Cyril, we will have to hold on regarding discussions on this project because of the Covid-19 pandemic. We will pick it up again when all of this normalizes”. That was a director of a company telling me over the phone the need to adopt a wait and see before putting pen to paper. “Well, thank you very much Mr. Covid-19, congratulations for stalling and hurting what would have been a great deal!” The rippling effects of this virus has been sharp, jobs and contracts lost, businesses on hold, loss of revenue and income streams and I am sure there are several others out there who have hard to bear the brunt of this coronavirus/covid-19 pandemic as well. Are you are broker, mortgagor, tenant, landlord, developer? Then you are the one I am speaking to. The good book however says not to despair, so what are the practical steps we can take to overcome the situation
Impact on real estate developers
It is open secret that real estate developers access project funding from banks and financial institutions with most selling off plan (selling while construction is yet to start or development still under construction) in the hope that these sales and by extension revenue or cash inflows will be sustained once project is on course and on time. Time clearly is absolutely crucial as this pandemic has thrown or disrupted completely the project schedules. Buyers are adopting a wait and see attitude, meaning they are less inclined to invest when they are uncertain of delivery of the project; material suppliers are also less likely to supply with usual credit lines because of same uncertainty. With construction not classified as an essential service, labour or site hands to undertake the construction will be unavailable due to full or partial lockdowns throwing construction timelines out of sync. And as for property viewings which require physical presence, they have dropped significantly as prospects a distancing a s much as possible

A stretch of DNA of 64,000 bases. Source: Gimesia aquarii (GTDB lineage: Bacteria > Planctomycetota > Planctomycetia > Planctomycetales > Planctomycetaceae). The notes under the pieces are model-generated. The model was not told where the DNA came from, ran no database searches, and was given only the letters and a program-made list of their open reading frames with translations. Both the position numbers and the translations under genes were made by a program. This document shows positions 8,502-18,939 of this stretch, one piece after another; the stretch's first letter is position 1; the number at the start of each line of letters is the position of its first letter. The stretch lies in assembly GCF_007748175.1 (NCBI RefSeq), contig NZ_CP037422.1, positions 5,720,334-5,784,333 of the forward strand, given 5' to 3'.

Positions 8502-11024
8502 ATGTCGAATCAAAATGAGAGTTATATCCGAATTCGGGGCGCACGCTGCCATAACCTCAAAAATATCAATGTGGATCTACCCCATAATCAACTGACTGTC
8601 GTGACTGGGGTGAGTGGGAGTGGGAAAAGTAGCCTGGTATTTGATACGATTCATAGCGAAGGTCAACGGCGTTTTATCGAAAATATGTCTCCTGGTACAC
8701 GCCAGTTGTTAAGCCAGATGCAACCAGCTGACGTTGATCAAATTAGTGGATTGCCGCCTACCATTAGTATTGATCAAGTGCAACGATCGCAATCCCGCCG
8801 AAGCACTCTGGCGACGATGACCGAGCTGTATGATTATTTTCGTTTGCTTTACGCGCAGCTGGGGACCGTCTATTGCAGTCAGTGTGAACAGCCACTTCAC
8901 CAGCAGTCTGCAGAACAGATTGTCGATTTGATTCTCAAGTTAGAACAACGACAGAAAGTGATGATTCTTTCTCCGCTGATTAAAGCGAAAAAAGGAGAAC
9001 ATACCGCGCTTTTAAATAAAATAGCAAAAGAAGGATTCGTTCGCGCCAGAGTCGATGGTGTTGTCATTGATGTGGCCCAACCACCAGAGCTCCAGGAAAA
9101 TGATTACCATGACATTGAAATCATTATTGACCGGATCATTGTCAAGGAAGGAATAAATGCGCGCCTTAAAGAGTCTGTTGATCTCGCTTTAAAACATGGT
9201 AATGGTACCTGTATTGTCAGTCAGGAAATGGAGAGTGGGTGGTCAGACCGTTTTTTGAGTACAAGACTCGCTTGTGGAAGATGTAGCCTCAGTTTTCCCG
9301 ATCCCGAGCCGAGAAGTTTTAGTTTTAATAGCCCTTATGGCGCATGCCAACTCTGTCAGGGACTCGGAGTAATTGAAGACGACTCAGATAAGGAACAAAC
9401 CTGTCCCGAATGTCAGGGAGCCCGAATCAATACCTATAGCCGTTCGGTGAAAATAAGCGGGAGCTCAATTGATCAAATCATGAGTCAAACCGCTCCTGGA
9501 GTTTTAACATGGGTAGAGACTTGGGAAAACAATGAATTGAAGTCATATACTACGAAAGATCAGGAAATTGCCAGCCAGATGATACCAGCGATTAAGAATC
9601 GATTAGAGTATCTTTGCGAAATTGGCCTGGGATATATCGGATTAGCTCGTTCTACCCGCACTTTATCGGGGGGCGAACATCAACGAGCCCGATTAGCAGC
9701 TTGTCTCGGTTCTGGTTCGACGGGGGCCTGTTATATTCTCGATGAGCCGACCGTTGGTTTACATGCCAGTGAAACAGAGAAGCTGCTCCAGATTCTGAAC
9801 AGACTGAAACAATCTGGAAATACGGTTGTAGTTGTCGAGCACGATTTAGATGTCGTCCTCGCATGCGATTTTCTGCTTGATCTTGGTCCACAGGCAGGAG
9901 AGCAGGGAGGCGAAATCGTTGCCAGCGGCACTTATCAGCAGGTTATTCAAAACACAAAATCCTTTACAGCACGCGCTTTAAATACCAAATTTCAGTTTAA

If you are a developer, what can you do? Well, in Ghana and unlike France where the impact of covid-19 has been fully recognised as an act of nature or force majeure, you are still bound and obliged to fulfill your contract. The only good thing is that, some institutions are putting a human face in the midst of the pandemic, hence you can at this point appeal or renegotiate the contract terms and request for a moratorium or grace period pending normalization. If the appeal doesn’t suffice and you are most likely not able to argue force majeure, speak to your lawyers to explore the possibility of frustration of the contract clause. The lawyers can best advice, it’s not all gloom, not just yet.
Impact on landlords and tenants
And by tenants here, I don’t mean only residential tenants but also commercial tenants. If you are a residential tenant and are self-employed, your situation is direr as the impact or specifically, cessation of cash inflows will hamper your ability to renew leases or rents. Same applies to commercial entities who may even be locked in longer term leases and who though needing periodic renewals may find themselves tied down with such a drastic toll or slow sales,. Even worse are the businesses that have been affected by the lockdown and are simply unable to do regular business due to the shutdown. In some countries, like the UAE, landlords are being sensitive to the situation and giving a 3 month reprieve while in New York there is an eviction moratorium too.
In Ghana however, I am yet to come across any such measure and hence it’s not only the tenants that suffer but the landlords as well whose potential income stream will most likely be curtailed. So, what do both parties do even while there is growing uncertainty as to restoration of normal times. In these times, the soundest approach is to avoid being legalist and rather employing negotiation as much as possible by seeking moratoriums and rental concessions. It is also recommended that you pick up for review that lease agreement again, to check if by any chance, there is any insurance cover with respect to specific policies like General Liability, Business Interruption or Crisis Management insurance etc.
In sum, these aren’t normal times and definitely not the “I know my rights” times. These times call for calmer heads and constant review and renegotiations of contractual terms and conditions by all parties in the real estate supply chain. Are you with me?
The writer is the Executive director of Yecham Property Consult & Founder of Ghana Green Building Summit.
Linkedin: Cyril Nii Ayitey Tetteh